A field demonstration was conducted at the U.S. Army Dugway Proving Grounds, UT to determine the efficiency of the foam formulation for the kill of bacterial spores on common office materials. Six test panels (16″×16″) were set up and tested. The test panels consisted on ceiling tile, painted wallboard, carpet, painted metal, office partition, and concrete. The panels (except for concrete) were set up in a vertical position. The panels were sprayed with a suspension of Bacillus globigii spores, allowed to dry overnight, and sampled for their initial spore concentration. The concentration of formulation sprayed onto each panel was approximately 100 ml per square meter of surface area. The foam formulation (at pH 8.0) was sprayed onto the surface of the test panels and left overnight. After approximately 20 hours, the test panels were sampled for surviving spores. The tests were repeated each day for four consecutive days.
Results for pre-test samples (i.e., contaminated) and post-test samples (i.e., decontaminated) for each day showed that high rates of spore kill (between a minimum of 4 Log kill and a maximum of 7 Log kill) were observed on all office materials that were tested.
Detoxification of Spores
The following describes an experiment to demonstrate spore kill. 1 ml of test solution is placed in a sterile test tube to which 0.1 ml of a solution of suspended B. globigii spores are added. After one hour, the solution is diluted by a factor of ten with sterile deionized water and centrifuged for 30 minutes. The supernatent (liquid) is drawn off using aseptic techniques to leave a pellet of spores in the bottom of the test tube. The spores are resuspended in a 5 ml solution of sterile deionized water and centrifuged again for 30 minutes. The supernatent is again drawn off and the spores are resuspended in 5 ml of sterile deionized water. The solution is centrifuged again and the supernatant is again drawn off. The spores are resuspended in 5 ml of sterile DI water and this solution is plated on a media of brain heart infusion agar using a serial plate dilution series from 10E0 to 10E-7 in sterile petri dishes. The petri dishes are incubated at 37 C. for 48 hours after which colony forming units are counted and recorded. FIG. 16 shows kill of the anthrax surrogate, B. globigii after one hour of exposure in a solution of 1) deionized water alone (control), 2) cationic surfactant alone (no hydrogen peroxide and bicarbonate), 3) fatty alcohol alone (no hydrogen peroxide and bicarbonate), 4) cationic hydrotrope alone (no hydrogen peroxide or bicarbonate), 5) hydrogen peroxide and bicarbonate in deionized water (no cationic surfactant or fatty alcohol or cationic hydrotrope), 6) cationic surfactant with hydrogen peroxide and bicarbonate, 6) fatty alcohol with hydrogen peroxide and bicarbonate, and 7) cationic hydrotrope with hydrogen peroxide and bicarbonate. All experiments were conducted at pH 8.0.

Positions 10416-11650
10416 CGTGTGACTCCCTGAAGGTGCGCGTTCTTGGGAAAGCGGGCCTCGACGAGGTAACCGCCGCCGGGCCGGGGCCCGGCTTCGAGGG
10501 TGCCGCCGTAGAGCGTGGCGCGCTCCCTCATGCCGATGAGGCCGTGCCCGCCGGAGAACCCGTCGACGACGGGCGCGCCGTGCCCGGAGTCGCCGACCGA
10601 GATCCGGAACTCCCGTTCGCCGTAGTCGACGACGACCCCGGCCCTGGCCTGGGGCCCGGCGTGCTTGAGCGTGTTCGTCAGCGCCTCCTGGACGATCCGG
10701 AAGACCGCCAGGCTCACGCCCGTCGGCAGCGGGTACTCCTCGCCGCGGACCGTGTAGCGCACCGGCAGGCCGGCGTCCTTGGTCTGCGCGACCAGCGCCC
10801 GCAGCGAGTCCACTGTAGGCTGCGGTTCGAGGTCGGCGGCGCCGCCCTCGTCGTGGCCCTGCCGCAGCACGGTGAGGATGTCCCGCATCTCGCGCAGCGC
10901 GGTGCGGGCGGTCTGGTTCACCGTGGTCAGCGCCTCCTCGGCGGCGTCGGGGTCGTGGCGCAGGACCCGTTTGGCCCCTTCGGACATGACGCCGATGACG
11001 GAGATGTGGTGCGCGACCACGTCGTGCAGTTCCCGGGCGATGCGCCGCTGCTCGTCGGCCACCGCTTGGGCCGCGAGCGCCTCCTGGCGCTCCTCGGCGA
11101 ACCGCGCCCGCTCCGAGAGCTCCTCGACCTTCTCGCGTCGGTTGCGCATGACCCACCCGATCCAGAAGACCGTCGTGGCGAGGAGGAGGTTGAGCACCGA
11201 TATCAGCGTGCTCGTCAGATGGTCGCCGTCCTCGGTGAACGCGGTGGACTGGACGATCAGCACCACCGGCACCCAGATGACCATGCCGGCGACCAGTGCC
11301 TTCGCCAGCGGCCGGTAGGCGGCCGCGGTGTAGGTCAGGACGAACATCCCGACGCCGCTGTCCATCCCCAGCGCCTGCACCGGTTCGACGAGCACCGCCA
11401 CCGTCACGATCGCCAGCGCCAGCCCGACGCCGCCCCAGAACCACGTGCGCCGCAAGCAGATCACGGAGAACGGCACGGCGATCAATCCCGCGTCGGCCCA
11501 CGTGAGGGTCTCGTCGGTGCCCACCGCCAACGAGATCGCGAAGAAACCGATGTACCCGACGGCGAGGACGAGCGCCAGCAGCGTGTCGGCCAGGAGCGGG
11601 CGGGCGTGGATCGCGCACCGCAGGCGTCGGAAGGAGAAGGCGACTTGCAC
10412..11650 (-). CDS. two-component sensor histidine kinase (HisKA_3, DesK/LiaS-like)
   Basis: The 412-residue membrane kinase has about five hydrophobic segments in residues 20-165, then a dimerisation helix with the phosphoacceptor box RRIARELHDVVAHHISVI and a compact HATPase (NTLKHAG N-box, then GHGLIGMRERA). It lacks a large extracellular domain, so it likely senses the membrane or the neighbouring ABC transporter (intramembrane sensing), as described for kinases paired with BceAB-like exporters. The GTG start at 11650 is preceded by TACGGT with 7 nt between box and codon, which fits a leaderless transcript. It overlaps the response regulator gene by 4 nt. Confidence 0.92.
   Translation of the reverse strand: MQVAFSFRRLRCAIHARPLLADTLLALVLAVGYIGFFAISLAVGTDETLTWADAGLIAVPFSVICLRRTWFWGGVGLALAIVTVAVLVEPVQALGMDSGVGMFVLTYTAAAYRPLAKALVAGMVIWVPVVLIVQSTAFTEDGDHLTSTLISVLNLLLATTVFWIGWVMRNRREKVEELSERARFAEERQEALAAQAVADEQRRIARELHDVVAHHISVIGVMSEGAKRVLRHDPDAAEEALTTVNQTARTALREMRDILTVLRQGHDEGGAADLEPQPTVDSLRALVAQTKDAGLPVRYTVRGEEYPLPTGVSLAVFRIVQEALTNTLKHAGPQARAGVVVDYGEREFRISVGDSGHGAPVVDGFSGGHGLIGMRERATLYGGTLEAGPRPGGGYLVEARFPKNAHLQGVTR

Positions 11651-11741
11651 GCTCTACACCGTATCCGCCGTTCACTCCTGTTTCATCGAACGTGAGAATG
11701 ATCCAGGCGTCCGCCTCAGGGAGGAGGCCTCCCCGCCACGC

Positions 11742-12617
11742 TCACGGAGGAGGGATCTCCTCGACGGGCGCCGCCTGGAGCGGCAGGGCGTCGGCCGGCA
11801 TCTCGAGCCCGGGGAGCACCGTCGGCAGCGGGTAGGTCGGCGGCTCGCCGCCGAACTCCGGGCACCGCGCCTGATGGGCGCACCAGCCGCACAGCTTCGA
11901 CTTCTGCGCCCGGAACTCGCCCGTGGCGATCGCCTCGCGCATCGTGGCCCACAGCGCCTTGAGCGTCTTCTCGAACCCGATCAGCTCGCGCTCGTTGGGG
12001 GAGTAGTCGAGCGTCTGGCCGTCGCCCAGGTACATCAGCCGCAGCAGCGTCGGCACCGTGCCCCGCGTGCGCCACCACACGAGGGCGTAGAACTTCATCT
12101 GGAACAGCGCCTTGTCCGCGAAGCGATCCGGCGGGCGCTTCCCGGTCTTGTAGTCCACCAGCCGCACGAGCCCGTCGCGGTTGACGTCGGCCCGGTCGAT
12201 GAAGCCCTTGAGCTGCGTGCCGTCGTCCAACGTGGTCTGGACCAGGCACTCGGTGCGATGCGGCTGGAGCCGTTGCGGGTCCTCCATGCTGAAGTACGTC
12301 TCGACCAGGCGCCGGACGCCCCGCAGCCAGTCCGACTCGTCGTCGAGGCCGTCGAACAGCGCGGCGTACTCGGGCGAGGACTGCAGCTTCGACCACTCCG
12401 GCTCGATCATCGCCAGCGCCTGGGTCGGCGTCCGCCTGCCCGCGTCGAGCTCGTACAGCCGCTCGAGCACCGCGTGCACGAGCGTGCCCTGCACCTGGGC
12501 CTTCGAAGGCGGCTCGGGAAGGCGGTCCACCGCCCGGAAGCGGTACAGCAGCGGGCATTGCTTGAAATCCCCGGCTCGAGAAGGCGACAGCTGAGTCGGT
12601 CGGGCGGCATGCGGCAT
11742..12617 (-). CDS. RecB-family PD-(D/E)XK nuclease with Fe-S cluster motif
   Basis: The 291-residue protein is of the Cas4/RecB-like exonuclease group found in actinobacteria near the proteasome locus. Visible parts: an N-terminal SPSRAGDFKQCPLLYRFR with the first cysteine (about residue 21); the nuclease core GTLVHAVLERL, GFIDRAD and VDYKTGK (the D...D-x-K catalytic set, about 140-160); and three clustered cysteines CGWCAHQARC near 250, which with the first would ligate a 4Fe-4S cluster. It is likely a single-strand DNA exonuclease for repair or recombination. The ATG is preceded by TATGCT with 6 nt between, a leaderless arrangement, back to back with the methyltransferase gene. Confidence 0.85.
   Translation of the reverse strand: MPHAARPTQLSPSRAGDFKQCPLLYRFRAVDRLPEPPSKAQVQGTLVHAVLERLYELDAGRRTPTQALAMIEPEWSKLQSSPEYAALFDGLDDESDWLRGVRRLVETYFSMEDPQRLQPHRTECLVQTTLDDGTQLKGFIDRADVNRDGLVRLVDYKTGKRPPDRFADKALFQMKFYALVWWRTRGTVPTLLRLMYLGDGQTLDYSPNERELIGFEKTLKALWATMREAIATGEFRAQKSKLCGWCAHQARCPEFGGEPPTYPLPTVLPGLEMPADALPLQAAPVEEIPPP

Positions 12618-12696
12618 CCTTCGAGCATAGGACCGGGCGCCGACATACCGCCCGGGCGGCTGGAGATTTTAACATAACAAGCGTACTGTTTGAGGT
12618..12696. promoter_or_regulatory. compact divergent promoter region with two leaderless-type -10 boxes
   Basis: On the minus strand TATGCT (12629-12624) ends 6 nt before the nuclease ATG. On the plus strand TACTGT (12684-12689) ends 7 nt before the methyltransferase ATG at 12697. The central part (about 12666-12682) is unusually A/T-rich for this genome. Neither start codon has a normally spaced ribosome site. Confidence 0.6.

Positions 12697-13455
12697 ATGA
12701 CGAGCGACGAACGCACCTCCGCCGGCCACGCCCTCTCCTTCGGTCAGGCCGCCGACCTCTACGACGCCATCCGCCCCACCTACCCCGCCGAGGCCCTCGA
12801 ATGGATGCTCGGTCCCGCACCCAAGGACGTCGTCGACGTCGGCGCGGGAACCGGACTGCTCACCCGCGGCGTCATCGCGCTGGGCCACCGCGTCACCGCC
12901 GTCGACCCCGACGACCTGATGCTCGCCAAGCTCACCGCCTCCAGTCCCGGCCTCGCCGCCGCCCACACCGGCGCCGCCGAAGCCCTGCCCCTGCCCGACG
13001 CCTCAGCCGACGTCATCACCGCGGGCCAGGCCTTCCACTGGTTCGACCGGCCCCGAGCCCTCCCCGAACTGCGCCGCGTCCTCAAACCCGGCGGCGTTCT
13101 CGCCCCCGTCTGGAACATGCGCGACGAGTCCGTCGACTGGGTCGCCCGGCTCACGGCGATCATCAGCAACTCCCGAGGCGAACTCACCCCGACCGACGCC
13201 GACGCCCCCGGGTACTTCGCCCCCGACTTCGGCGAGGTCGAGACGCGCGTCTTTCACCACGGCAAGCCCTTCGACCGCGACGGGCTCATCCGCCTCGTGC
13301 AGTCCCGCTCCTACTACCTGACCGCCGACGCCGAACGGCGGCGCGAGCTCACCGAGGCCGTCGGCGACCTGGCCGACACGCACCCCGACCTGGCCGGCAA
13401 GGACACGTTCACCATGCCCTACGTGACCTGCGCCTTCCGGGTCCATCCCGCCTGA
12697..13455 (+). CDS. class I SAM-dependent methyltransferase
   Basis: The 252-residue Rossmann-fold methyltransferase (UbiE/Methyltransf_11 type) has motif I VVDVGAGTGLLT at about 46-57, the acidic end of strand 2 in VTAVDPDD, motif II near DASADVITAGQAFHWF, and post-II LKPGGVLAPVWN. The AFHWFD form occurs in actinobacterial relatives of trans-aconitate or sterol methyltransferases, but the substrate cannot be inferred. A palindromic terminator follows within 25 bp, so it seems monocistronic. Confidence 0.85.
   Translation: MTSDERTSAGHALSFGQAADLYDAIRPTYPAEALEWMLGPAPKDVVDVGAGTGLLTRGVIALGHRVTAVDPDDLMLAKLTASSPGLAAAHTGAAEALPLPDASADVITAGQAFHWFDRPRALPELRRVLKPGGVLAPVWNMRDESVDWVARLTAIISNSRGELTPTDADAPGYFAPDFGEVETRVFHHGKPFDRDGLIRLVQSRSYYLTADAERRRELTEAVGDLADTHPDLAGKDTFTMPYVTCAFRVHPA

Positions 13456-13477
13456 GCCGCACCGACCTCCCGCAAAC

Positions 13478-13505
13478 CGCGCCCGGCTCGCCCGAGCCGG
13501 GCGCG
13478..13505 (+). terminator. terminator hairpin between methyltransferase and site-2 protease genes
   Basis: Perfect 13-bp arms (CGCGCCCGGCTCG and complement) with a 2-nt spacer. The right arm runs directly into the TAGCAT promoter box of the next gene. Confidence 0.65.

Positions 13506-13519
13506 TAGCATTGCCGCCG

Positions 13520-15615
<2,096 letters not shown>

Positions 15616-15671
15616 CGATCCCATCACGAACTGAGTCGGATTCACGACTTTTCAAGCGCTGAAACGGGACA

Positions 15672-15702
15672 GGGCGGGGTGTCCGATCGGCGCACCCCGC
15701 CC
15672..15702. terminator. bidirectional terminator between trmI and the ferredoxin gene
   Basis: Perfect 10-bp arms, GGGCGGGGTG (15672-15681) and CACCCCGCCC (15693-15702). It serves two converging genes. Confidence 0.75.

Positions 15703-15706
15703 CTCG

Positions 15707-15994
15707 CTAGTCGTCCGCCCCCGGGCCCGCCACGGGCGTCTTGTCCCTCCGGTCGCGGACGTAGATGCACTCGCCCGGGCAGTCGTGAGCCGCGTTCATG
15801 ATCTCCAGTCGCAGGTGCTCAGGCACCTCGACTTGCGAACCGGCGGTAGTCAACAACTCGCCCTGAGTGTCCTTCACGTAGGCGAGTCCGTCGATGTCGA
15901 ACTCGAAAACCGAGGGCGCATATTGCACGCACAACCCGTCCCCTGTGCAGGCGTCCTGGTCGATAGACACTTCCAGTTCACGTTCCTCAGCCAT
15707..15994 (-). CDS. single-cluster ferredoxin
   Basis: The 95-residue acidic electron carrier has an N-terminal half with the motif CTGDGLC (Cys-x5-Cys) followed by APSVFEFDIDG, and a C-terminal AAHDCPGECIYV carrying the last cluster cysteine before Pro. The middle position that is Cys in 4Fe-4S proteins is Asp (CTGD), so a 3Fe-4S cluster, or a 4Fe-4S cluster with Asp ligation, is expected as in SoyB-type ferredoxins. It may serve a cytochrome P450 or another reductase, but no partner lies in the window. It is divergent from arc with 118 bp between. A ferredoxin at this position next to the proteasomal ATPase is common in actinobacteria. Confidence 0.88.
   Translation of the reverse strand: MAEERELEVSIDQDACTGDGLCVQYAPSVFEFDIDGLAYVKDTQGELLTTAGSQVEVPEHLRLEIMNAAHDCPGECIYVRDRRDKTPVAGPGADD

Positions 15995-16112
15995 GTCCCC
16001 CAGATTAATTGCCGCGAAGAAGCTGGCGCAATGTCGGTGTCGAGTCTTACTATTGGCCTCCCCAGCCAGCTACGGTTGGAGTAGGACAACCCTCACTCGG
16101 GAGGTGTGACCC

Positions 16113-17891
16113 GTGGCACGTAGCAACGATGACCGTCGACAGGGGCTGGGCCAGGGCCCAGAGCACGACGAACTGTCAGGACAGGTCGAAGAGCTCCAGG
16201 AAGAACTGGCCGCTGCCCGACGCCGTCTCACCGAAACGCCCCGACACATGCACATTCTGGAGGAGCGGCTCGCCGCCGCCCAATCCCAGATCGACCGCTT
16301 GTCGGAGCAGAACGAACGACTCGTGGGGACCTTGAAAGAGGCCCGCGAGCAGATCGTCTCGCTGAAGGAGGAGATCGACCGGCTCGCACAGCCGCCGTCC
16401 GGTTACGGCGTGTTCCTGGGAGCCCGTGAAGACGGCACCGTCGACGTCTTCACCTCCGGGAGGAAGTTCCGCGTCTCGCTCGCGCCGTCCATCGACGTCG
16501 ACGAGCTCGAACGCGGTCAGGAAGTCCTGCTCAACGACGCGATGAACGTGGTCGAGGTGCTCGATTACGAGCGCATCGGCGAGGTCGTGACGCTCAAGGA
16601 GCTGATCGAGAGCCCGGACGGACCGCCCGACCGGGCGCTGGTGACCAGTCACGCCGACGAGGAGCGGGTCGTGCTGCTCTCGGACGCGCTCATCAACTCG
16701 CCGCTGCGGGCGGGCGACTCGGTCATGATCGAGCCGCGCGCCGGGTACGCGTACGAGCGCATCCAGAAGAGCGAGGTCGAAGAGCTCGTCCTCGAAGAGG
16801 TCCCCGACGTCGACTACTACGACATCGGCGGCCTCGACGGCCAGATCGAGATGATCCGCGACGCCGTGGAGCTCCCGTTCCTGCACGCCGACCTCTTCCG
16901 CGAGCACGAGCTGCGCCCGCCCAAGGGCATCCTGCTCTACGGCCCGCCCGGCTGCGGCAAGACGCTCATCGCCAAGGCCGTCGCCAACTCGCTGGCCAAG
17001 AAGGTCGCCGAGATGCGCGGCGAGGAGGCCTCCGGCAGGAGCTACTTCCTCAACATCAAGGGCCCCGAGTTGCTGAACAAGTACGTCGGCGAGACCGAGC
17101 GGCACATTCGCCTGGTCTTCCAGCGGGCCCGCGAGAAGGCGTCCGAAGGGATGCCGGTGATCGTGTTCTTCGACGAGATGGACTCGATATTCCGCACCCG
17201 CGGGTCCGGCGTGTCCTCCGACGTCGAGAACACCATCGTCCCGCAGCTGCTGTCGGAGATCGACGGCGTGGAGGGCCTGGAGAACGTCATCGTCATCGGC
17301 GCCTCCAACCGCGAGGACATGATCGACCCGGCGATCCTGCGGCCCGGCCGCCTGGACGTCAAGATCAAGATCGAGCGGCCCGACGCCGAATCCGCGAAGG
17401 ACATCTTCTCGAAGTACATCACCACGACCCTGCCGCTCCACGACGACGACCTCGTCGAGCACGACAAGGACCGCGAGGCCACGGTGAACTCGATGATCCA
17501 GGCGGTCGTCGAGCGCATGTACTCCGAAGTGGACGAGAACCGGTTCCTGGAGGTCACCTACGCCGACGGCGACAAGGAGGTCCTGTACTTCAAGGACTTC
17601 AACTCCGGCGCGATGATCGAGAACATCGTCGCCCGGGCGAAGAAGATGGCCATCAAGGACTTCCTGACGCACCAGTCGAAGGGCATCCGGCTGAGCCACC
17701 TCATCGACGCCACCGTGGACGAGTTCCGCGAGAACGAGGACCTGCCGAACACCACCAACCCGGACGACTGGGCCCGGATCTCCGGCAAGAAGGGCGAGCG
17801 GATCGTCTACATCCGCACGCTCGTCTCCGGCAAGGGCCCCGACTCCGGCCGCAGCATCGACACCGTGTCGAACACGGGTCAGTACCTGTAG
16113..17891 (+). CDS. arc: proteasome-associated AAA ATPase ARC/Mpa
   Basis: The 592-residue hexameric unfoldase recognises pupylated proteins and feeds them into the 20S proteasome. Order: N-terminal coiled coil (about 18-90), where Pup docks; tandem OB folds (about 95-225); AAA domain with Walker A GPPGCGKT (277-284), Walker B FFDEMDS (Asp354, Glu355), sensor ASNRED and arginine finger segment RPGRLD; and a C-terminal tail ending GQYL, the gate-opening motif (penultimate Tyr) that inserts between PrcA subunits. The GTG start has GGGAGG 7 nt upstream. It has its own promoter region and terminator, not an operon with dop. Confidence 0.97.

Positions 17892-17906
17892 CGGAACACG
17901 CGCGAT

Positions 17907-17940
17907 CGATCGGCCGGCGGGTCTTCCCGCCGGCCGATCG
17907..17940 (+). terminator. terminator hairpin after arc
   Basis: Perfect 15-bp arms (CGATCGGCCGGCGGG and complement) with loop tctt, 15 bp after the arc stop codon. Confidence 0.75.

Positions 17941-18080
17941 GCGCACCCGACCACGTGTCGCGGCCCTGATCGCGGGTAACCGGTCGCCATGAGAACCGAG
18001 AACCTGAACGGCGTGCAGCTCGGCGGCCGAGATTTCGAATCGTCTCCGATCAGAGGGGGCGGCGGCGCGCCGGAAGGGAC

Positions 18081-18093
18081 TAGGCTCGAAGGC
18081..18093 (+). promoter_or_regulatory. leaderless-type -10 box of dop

From the foregoing description, one skilled in the art can easily ascertain the essential characteristics of the invention defined in this specification and the appended claims, and without departing from the spirit and scope thereof can make various changes and modifications of the invention to adapt it to various usages and conditions. Such changes and modifications as would be obvious to one skilled in the art are intended to be included within the scope of the following claims.